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Monday, June 05, 2017
Laying Out Your Food Plots - Part II

Tecomate

Distribution And Size
Ok, you have a handle on the total acreage of food plots needed, but how many plots do you need, what size should they be and where should they go. You can’t really answer any of these questions without giving thought to the others since they’re all related and interdependent. The number of plots depends in part on what size they are, and vice versa. And, in areas with limited tillable land, the distribution of the tillable land and how much of it there is at each site will go along way in determining both the number and size of food plots. Still, there are ways to come to logical decisions.

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Posted by David Morris on 06/05 at 07:25 AM
Featured Articles Food Plot ManagementPermalink

Tuesday, May 30, 2017
Laying Out Your Food Plots - Part I

Tecomate - Consulting and Food Plot Services

You like the idea of more and bigger deer on your property, and you’ve become convinced that food plots can help get you there. You’re ready to commit the time and resources necessary to get into an agricultural-based food-source management program, the kind that’ll significantly enhance the nutritional plane of the property, not just attract deer to a field. In short, you’re ready to start “farming for deer” so you can get the most from your land, investment and deer hunting. Now what?

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Posted by David Morris on 05/30 at 07:25 AM
Featured Articles Food Plot ManagementPermalink

Thursday, January 19, 2017
Importance of Nutrition in Summer

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While the temperature climbs and climbs through the summer and many of our minds are fixated on spending time in the water keeping cool, we often forget about those animals which we hunt each winter.  Summer is one of the toughest times for deer, especially with hot summers and scarce rainfall.  Tough environmental conditions are further complicated by the peaking nutritional requirements by deer in the spring and summer months.  Metabolic rate for deer can double during the spring and summer months.  As is such, deer need to consume more digestible forage and more of it during the summer months.  Deer enjoy the new growth of the spring and summer months, but the production of natural vegetation can always use a little help.  Warm season food plots are a great way to introduce additional food for deer for a reasonable cost.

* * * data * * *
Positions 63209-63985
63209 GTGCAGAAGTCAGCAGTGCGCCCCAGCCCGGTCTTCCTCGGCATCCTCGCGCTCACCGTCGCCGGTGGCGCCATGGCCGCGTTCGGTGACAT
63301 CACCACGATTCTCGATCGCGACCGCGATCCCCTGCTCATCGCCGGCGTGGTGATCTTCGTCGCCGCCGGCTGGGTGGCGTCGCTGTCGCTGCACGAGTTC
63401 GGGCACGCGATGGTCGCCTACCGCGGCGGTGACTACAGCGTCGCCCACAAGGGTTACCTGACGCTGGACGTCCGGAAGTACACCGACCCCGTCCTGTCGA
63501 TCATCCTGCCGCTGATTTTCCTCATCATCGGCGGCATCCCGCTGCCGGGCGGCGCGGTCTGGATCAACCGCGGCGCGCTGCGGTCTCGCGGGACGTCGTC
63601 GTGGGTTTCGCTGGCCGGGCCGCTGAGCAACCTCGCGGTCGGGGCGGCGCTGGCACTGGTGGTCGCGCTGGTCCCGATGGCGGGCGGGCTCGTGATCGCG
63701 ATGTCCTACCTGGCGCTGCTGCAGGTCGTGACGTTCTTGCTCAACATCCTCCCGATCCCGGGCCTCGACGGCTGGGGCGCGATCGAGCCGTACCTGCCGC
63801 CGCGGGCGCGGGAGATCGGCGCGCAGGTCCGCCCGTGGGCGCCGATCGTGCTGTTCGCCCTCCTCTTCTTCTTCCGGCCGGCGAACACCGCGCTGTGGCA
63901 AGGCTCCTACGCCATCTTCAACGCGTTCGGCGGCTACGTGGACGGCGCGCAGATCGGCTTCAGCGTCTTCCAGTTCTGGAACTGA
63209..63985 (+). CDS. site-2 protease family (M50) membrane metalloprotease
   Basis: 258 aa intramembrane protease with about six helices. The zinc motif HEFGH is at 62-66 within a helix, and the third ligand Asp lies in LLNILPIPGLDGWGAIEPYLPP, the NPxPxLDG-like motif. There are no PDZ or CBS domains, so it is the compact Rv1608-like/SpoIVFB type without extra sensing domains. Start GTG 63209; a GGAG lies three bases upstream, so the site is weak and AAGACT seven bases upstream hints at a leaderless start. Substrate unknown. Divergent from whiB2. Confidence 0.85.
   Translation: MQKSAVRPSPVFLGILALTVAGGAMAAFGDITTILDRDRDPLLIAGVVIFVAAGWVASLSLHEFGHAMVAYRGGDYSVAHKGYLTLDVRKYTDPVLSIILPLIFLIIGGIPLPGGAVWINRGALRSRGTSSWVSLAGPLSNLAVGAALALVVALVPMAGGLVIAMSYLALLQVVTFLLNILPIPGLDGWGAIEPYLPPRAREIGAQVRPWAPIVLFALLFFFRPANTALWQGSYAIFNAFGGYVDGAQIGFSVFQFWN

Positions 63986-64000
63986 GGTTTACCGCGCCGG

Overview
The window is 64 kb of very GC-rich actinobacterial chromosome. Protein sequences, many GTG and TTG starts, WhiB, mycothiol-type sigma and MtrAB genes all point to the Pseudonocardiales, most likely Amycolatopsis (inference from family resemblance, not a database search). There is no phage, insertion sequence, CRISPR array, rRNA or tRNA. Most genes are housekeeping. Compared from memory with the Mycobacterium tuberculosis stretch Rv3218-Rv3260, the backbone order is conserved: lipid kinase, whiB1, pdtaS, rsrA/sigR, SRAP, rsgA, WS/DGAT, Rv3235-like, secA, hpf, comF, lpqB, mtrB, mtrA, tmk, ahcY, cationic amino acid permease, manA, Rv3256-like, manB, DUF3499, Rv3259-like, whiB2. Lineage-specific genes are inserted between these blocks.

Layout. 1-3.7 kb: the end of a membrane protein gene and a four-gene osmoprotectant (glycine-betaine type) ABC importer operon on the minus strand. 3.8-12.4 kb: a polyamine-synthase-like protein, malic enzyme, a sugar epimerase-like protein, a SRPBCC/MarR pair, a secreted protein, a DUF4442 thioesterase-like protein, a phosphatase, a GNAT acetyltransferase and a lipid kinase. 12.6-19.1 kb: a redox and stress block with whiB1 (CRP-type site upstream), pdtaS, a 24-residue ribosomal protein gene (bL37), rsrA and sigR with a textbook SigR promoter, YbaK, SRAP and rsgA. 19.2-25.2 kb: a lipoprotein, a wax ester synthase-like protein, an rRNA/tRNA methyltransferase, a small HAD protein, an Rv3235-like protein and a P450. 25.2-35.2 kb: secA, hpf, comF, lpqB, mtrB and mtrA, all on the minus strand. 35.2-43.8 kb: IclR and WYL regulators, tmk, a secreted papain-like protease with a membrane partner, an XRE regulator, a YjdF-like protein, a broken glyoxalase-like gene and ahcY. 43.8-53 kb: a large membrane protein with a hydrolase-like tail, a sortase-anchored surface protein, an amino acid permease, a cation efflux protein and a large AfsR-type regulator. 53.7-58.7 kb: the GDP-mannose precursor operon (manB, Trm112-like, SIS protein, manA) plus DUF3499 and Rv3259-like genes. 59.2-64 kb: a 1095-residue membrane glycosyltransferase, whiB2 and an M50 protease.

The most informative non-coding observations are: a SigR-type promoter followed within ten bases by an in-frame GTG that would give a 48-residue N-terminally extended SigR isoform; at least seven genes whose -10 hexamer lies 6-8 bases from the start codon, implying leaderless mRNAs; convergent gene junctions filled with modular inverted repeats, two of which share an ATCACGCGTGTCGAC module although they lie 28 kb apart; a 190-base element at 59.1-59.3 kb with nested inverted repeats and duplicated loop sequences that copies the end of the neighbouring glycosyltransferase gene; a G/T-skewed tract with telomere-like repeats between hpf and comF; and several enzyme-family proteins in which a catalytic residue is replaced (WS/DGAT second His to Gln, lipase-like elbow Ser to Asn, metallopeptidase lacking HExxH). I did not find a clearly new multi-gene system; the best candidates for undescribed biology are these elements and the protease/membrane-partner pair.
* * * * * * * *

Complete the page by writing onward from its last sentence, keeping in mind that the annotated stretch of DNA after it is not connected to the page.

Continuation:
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Posted by Tecomate Wildlife Systems on 01/19 at 09:44 AM
Featured Articles Food Plot ManagementPermalink

Monday, November 28, 2016
Aging White-Tailed Deer on the Hoof - Part II
Photo by Hardy Jackson
Photo By Hardy Jackson

Last week we discussed the scientific approach of aging of deer on the hoof. This week we focus on characteristics that will help you age deer in the field. 

The Best Characteristics For Aging Deer On The Hoof Are…
Results of statistical tests indicated that the single best antler characteristic to use for aging bucks on the hoof was gross B&C score.  Overall antler size is the best method for aging live bucks, contrary to what I was mistakenly told when I first moved to Texas.  Accurate field judgment of gross B&C score can become nearly instantaneous with practice.  In fact, a lot of south Texas hunters are already very adept at estimating antler size because they routinely estimate this before harvesting a buck anyway.

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Posted by Dr. Mickey W. Hellickson on 11/28 at 10:09 AM
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Tuesday, November 22, 2016
Aging White-Tailed Deer on the Hoof - Part I
Photo by Hardy Jackson
Photo By Hardy Jackson

Have you ever wondered what characteristics are best for aging deer on the hoof?  When I was growing up in the Midwest, I was mistakenly told that the number of antler points also told you the buck’s age.  If the buck was an 8-pointer for example, he was eight years old.  Unfortunately, before I knew anything about aging deer on-the-hoof, I mistakenly killed a 13-point buck in Iowa that still had his milk teeth - he was only one-and-a-half years old!  Luckily, it didn’t take me long to figure out that the number of antler points had little to do with age.